I learned this the hard way years ago when I was laid up in the hospital for a few months due to an illness. I lost most of my muscle mass, and it was really hard for me to cope with the fact that I had to completely build myself back up again, both in strength and confidence. My family kept reminding me, “One step at a time; it’ll come back.” And that’s exactly what happened! I gradually built back my muscle by first walking the hospital halls, then walking the neighborhood, and finally walking some trails. I suggest you “go slow until you know,” and you’re almost guaranteed to make progress!
Something I learned from our wonderful guide when we were climbing Kilimanjaro: Pole, Pole (pronounced po-LE). It’s Swahili for “slowly, slowly.” That has stuck with me ever since, especially when there is something hard or that I don’t think I can do. Get out there and take the first step, and go slowly. You don’t have to go far or fast. It’s not a race, but get out there and take that first step. It’s not about the distance or the time, but the journey and always putting one foot in front of the other, pole, pole. ~ Keira from Lexington, KY
Progress, not perfection. I think sometimes we think we have to be able to hike five miles and keep up with everyone right from the get-go. Hike 10 minutes if that’s what your schedule/fitness level allows. Next time, hike 15 minutes. Just hike. ~ Cathy from Wishart, Saskatchewan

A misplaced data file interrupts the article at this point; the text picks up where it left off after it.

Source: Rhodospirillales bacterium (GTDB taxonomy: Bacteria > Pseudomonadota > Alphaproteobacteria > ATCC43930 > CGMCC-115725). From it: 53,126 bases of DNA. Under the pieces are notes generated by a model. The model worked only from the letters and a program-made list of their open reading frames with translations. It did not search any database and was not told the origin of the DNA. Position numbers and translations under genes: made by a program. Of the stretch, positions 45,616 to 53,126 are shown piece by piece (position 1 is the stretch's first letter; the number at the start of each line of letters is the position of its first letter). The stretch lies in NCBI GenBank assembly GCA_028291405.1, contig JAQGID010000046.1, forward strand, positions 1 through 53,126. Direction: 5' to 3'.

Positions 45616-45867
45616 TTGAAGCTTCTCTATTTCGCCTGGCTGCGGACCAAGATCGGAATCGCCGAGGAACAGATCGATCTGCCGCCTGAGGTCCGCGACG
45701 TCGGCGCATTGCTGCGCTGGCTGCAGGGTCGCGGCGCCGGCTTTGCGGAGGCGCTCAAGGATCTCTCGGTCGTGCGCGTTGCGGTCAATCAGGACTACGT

Set goals and invite others to join you
What is it you want to accomplish with hiking? Do you want to aim for hiking a few times a month or once a week? Build yourself up to hike three miles, five miles, or even 10 miles? Work toward reaching the top of a nearby mountain? Whatever it is, write down your goal and maybe even some smaller milestones to hit along the way. Find ways to stick to these goals, whether it be posting motivational sticky notes where you can see them or always having your hiking gear ready to go near the front door.
My favorite way to stay motivated is to invite others to join me on hikes. That might be by posting the hike on the Hike it Baby calendar or asking some women in my neighborhood to join me in hiking a nearby trail. When I post my own hikes and invite others to tag along, I feel as though I am reducing the pressure of trying to meet the expectations of others since I choose the time, place, distance, etc. It also means that I can’t back out!